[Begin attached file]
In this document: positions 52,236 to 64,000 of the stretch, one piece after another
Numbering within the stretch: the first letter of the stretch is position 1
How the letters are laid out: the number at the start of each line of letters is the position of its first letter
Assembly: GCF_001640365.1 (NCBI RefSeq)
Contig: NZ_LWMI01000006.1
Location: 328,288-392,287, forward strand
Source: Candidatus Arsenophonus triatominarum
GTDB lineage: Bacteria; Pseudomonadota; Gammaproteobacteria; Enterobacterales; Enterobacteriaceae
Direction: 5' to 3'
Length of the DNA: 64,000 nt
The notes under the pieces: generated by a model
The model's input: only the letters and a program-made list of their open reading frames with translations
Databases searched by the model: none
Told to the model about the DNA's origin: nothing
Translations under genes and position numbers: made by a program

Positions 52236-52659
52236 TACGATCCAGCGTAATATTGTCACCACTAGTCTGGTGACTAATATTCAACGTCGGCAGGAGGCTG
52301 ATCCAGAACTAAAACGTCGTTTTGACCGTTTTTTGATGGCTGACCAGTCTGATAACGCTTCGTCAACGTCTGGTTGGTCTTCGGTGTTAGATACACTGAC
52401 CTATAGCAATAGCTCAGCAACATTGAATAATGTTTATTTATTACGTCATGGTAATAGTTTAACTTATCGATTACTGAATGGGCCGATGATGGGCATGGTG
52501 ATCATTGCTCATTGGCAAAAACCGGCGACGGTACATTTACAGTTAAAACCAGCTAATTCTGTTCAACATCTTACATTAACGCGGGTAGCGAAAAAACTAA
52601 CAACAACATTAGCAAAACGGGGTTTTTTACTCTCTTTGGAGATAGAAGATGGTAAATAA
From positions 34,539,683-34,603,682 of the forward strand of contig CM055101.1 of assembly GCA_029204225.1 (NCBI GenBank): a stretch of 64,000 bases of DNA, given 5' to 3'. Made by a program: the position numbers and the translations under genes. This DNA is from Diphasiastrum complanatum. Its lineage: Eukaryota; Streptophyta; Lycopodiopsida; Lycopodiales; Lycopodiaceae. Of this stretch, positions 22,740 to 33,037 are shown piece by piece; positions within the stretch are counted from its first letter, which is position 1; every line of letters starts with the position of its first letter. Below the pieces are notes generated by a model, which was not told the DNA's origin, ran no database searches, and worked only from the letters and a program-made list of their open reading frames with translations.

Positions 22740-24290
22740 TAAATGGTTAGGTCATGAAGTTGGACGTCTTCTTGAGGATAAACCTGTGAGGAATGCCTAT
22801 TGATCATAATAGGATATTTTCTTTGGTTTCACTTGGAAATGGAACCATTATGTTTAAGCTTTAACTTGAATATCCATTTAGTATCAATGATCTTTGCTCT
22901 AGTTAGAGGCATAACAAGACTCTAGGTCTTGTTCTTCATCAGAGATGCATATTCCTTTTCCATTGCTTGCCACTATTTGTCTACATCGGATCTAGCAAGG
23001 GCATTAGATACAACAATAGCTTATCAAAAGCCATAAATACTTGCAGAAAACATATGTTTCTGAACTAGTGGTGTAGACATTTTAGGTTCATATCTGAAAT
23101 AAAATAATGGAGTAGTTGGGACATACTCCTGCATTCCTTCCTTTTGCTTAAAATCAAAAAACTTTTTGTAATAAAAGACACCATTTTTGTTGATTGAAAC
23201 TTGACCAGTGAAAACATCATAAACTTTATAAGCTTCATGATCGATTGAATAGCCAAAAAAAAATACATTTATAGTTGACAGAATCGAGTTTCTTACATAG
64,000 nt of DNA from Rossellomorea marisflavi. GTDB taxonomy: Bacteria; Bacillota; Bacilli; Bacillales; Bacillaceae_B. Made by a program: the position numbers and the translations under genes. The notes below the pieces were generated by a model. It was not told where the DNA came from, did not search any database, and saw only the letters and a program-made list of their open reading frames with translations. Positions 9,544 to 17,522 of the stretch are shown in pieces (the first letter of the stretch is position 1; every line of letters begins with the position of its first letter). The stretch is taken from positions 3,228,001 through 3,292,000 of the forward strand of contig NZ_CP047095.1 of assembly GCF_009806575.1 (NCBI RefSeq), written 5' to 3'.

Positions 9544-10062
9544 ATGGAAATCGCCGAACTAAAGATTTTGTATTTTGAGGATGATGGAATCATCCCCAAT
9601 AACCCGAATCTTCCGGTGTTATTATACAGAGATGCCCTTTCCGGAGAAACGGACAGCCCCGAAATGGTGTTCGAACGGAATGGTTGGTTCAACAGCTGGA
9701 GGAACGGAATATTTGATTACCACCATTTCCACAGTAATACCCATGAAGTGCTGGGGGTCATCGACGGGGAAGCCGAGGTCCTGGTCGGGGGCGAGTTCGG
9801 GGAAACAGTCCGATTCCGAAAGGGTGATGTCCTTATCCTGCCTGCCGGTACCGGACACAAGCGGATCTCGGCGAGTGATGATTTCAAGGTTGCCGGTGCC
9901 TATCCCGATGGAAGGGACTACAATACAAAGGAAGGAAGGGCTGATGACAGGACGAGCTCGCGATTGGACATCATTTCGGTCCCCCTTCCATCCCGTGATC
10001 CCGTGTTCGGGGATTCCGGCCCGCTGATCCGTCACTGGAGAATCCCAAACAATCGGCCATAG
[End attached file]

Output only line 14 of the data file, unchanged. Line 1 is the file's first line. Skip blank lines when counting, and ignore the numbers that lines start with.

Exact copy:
Told to the model about the DNA's origin: nothing